Main outcome measure
First psychiatric diagnosis in children, defined as first day of inpatient or outpatient treatment for psychiatric disorders. Hazard ratios of psychiatric disorders were estimated using Cox regression models.
Overall, psychiatric disorders were diagnosed in 32 400 children. The adjusted 15 year cumulative incidence of psychiatric disorders was 8.0% (95% confidence interval 7.9% to 8.2%) in the unexposed group, 11.5% (10.3% to 12.9%) in the antidepressant discontinuation group, 13.6% (11.3% to 16.3%) in the continuation group, and 14.5% (10.5% to 19.8%) in the new user group. The antidepressant continuation group had an increased risk of psychiatric disorders (hazard ratio 1.27, 1.17 to 1.38), compared with the discontinuation group.
In utero exposure to antidepressants was associated with increased risk of psychiatric disorders. The association may be attributable to the severity of underlying maternal disorders in combination with antidepressant exposure in utero. The findings suggest that focusing solely on a single psychiatric disorder among offspring in studies of in utero antidepressant exposure may be too restrictive.
Antidepressant use during pregnancy and psychiatric disorders in offspring: Danish nationwide register based cohort study, BMJ 2017;358:j3668, 06 September 2017.
Characteristics of study population according to maternal antidepressant use before and during pregnancy. Values are numbers (percentages) unless stated otherwise, featured image credit bmj.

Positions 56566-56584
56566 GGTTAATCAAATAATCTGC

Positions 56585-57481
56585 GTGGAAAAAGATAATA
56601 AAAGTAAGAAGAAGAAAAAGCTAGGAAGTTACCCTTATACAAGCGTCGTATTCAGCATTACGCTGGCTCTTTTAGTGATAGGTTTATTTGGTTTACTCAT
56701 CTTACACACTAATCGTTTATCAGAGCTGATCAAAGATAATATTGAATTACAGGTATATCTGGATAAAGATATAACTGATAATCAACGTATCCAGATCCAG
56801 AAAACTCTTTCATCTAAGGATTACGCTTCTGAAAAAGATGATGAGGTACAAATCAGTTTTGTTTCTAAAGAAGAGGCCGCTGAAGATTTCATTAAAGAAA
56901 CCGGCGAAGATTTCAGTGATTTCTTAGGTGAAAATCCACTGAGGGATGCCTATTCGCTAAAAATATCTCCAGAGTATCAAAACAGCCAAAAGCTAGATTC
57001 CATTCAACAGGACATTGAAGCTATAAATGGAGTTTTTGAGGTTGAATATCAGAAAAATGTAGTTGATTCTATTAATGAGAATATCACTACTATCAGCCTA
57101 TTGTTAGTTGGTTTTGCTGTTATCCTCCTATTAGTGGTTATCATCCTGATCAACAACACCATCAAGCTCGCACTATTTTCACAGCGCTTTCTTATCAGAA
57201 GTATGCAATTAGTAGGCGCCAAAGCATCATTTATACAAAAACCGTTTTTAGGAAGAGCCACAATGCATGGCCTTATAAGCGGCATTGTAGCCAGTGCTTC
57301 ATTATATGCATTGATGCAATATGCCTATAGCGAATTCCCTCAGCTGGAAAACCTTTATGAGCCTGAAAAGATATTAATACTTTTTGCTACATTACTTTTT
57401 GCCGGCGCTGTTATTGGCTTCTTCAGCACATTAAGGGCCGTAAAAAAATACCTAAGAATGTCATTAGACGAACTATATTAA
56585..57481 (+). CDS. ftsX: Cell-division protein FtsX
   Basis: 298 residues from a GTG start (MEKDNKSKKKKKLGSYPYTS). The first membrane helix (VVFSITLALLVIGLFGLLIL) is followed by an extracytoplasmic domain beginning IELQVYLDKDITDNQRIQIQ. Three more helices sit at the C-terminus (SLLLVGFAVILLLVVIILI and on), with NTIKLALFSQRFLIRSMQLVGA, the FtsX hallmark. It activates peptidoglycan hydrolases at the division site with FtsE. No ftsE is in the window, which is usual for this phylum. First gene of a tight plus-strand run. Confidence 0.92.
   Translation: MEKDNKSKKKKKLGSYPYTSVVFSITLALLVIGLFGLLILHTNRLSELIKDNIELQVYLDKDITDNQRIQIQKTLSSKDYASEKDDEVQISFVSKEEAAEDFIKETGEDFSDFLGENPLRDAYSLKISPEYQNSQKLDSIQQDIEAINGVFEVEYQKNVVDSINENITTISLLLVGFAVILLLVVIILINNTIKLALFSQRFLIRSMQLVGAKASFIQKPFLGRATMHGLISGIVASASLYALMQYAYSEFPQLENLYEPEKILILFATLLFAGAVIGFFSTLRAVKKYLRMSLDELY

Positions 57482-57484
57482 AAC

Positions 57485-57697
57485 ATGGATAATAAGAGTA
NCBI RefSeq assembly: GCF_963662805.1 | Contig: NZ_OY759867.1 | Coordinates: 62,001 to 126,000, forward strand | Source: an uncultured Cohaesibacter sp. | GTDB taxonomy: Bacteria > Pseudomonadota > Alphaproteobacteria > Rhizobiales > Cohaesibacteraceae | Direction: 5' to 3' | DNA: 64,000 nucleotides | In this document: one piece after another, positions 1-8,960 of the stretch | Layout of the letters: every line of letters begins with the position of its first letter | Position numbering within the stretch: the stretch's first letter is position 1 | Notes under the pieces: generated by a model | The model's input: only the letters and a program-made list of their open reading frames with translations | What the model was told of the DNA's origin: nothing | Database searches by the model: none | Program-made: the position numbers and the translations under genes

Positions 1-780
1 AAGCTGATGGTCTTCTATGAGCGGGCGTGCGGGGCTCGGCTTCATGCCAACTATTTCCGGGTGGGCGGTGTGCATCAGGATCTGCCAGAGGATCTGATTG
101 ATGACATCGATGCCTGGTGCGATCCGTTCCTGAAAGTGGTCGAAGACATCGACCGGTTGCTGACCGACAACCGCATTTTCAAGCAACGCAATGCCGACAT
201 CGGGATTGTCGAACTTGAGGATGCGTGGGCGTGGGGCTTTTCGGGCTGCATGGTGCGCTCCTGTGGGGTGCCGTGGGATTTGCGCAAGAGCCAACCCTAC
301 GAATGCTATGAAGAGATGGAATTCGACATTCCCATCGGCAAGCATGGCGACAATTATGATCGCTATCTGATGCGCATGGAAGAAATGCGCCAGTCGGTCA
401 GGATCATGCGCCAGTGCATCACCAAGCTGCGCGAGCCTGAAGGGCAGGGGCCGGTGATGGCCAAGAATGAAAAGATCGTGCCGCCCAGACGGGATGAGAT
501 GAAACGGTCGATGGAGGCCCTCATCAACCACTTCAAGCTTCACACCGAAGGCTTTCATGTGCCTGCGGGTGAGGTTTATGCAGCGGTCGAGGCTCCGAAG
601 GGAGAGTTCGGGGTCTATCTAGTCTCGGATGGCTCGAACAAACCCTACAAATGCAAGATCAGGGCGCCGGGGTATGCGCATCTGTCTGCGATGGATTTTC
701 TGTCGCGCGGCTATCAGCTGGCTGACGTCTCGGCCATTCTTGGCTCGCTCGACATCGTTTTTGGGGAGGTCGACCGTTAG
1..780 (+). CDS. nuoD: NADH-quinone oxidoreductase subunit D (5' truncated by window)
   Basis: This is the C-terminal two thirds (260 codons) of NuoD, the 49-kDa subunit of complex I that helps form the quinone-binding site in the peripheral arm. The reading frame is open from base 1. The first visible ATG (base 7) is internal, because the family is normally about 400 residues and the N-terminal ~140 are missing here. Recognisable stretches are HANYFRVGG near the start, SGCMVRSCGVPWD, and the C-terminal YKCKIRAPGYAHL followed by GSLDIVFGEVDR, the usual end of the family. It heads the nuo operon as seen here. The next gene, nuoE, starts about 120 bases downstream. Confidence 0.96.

Anxiety Disorders Interview Schedule–Autism Addendum: Reliability and Validity in Children With Autism Spectrum Disorder
In children on the spectrum, anxiety is often masked by the symptoms of autism. But a new variant to a standard anxiety screening method has now proven effective in separating the two and it is leading to important diagnoses.
Assessing anxiety in autism spectrum disorder (ASD) is inherently challenging due to overlapping (e.g., social avoidance) and ambiguous symptoms (e.g., fears of change).
An ASD addendum to the Anxiety Disorders Interview Schedule–Child/Parent, Parent Version (ADIS/ASA) was developed to provide a systematic approach for differentiating traditional anxiety disorders from symptoms of ASD and more ambiguous, ASD-related anxiety symptoms.
Interrater reliability and convergent and discriminant validity were examined in a sample of 69 youth with ASD (8–13 years, 75% male, IQ = 68–143) seeking treatment for anxiety. The parents of participants completed the ADIS/ASA and a battery of behavioral measures. A second rater independently observed and scored recordings of the original interviews.
Treating anxiety is important in autism spectrum disorder because anxiety is associated with significantly more impairment for the child and their family.